Come to think of it, with the exception of Janet Jackson and Kim Fields (and maybe a few others), I don't recall that there have been too many well-known Black actors who successfully made the transition from childhood to adulthood on screen without serious issues. As far as I know, until the tragedy of his son's death a few years ago, St. John avoided the pitfalls of drug use and fast living. He was as straight an arrow as the character he portrayed on Y&R, Neil Winters.
As I read through the various tributes on social media, everyone recalled getting hooked on the soaps with their grandmothers, aunts, or older babysitters (for me it was my grandmother). Back then there were only three networks that aired soaps during the day, typically after the midday news and before the afternoon talk shows. Dedicated soap fans typically watched all of the shows that aired on one network, and my grandmother was a CBS fan, so that meant Y&R, As The World Turns, and Guiding Light. There were also at least two half-hour shows that I remember before The Bold and the Beautiful occupied that slot: Search for Tomorrow and Capitol. Over the years, I maintained my dedication to Grandma's shows, with some deviations, until I gave them up for good about fifteen years ago.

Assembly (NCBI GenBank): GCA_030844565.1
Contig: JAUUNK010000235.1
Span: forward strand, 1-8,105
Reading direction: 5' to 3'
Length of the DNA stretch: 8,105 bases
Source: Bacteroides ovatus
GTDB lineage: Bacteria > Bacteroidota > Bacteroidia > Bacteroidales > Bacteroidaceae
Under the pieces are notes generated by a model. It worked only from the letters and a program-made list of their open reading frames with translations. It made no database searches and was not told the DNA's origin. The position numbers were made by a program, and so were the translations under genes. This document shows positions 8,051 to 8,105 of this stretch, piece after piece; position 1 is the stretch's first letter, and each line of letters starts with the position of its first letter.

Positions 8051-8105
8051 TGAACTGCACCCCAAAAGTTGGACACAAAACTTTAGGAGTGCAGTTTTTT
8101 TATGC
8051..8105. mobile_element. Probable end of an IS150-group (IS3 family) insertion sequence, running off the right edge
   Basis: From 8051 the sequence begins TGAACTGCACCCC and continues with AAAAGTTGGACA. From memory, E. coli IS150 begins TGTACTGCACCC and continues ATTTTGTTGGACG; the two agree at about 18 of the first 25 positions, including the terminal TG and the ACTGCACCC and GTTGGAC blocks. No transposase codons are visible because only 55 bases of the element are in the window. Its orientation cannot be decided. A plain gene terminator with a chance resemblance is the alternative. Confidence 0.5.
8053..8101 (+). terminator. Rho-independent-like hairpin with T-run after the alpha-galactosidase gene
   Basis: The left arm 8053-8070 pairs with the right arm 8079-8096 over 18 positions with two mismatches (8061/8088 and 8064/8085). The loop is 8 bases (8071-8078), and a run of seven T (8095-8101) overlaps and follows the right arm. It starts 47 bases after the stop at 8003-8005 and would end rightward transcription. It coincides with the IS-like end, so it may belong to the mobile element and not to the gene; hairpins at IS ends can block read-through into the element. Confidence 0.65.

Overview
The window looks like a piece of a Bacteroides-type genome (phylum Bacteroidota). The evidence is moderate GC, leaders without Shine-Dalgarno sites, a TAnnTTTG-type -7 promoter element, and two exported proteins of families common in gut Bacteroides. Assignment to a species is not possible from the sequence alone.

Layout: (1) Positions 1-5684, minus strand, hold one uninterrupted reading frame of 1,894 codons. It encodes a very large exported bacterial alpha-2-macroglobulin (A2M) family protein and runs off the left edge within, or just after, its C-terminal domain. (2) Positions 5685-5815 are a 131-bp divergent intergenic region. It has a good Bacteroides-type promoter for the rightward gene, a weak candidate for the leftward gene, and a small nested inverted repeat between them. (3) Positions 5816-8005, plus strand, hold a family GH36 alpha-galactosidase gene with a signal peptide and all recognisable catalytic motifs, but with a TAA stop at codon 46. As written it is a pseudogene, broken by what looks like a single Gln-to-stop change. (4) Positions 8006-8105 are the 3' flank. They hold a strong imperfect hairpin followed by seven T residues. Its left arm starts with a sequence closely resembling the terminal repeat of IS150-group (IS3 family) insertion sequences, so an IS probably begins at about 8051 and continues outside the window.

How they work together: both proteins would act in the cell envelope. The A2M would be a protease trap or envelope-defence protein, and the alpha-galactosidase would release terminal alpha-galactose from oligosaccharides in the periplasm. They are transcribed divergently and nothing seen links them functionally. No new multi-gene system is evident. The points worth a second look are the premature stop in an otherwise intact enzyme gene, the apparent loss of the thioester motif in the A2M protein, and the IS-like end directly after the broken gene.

In one significant deviation, I began watching the ABC soaps (All My Children in particular) the summer that my older cousin babysat for us. That also happened to be the in the midst of the Angie and Jessie storyline, who were the first Black super couple on daytime TV. I eventually made my way back to Y&R, just in time for college and the introduction of a Black storyline that centered on a young man named Neil Winters. However, before Neil, there was Adam Marshall on Generations.